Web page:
Start planning family gatherings

Social distancing won’t last forever. Plan a vacation to get back in touch with extended family members. Tribune News Service

When our need for social distancing diminishes, parents who may have balanced work and family in close quarters might welcome a break from their parenting routine.

Here are five ways it may work for you and members of your family to gather in the future:


Many grandparents have been missing time with their grandkids. A future remedy: a skip-gen or gramping vacation. Parents get a break and grandparents and grandkids get to know each other without the filter of mom or dad on the scene. Grandparents: Plan now to share your experiences and knowledge with your grandkids. Are you a World War II veteran? Did you grow up inspired by jazz or classical music? Did the ethnic or rural neighborhood of your youth greatly influence the person you are today? Visit a war memorial, take in a small concert or visit the old stomping grounds. It will mean more to hear a bit of history from someone who has been there than what they’ll find in schoolbooks. And remember, you are part of their history. To that end, consider floating your ideas for a future getaway via FaceTime or Zoom and start sharing your stories now.


In recent weeks, many family celebrations have been cancelled or postponed. Hopefully, we’ll soon be able to celebrate birthdays, graduations, retirements and anniversaries together as they are often a meaningful part of a family’s legacy. With advance notice and attention to the current needs of family members these touchstone gatherings can take place. Consider a guest ranch and you’ll find a long list of intriguing options and appealing destinations from which to choose. With activities to engage every generation, plenty of food choices (and the volume to satisfy hungry teens) you’re sure to see smiles all around. Sleeping quarters, including lodge-style rooms, more rustic cabins, yurts and glamping-style tents provide the privacy and flexibility required for early birds, nappers and night owls.


Are you an amazing aunt, an unbelievable uncle or a cool cousin? Perhaps your birdlings have flown the nest or your own kids have fur and four legs. Either way, you may want to join the increasing number of relatives choosing to explore with youngsters as their trusty travel companions. Share your passion to fish or hike, learn a new skill together or plan a mutually engaging adventure to a national park or a far-off land. You’re certain to return with a deeper bond and memories to share for a lifetime.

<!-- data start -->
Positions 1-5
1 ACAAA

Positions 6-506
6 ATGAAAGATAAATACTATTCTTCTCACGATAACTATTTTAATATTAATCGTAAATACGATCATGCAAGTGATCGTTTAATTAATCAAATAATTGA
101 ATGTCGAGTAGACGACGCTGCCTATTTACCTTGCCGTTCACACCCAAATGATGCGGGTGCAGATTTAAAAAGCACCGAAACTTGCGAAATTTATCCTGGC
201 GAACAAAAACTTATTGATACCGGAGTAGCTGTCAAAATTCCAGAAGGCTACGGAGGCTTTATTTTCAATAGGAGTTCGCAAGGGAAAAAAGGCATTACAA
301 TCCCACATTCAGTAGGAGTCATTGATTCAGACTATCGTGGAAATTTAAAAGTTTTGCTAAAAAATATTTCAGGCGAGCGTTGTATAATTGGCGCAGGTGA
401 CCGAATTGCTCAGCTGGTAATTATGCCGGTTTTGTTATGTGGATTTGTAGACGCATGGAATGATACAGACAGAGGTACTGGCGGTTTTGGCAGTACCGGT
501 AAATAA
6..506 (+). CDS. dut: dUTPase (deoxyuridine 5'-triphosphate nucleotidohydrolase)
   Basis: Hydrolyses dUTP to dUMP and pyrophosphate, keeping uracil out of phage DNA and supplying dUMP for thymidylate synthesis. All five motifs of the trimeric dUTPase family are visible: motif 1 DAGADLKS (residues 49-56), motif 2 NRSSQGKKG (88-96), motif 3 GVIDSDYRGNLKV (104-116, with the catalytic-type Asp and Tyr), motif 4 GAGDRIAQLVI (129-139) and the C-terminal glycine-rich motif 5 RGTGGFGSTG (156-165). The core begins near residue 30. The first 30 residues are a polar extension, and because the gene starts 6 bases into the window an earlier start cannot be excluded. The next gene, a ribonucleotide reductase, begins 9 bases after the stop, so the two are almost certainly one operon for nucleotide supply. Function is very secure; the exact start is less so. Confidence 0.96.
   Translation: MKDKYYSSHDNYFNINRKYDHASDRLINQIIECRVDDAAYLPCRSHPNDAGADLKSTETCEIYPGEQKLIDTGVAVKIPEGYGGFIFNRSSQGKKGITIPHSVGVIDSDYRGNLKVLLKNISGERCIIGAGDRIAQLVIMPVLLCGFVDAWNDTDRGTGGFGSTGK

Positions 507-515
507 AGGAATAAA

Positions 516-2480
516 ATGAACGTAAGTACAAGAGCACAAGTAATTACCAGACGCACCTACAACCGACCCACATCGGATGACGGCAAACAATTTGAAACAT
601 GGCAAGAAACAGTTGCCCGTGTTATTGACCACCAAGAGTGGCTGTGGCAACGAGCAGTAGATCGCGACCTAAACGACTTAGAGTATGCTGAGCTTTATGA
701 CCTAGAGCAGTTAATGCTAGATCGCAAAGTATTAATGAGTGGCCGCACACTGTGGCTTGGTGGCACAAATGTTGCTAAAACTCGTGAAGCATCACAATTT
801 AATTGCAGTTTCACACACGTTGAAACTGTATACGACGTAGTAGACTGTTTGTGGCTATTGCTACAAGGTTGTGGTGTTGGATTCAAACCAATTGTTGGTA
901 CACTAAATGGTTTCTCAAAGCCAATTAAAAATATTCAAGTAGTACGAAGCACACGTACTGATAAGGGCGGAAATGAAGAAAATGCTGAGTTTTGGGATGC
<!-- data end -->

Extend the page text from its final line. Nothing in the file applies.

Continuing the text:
The true value of a family gathering has less to do with checking in to a faraway resort or a snazzy urban hotel. That option might not be in the cards for your crew right now. It’s more about the quality of a shared experience. So, whether you are planning a small gathering in a state park picnic area or a more elaborate meeting of the clan, organization will be key. Gather input regarding a budget, destination and lodging preferences, activities and meal planning. Get a date on the calendar as soon as possible. Communicate well and often. Keep your sense of humor at the ready and be grateful that at least some portion of your family is eager to spend time together.


With relatives spread far and wide, our best friends often become “like family.” Traveling with another tribe, particularly one with children of similar ages and interests, can be fun and festive. Still, proper planning can go a long way toward keeping relationships and expectations intact. Family groups often choose to share a ski cabin, beach house or urban condo. That can mean divvying expenses, transportation, room assignments, cleaning and cooking. Avoid misunderstandings about how time and resources will be allocated with a clearly defined plan before your holiday gets underway. No matter how much you enjoy your vacation buddies, carve out private time with your own family. You’ll be glad you did.

Tribune Wire

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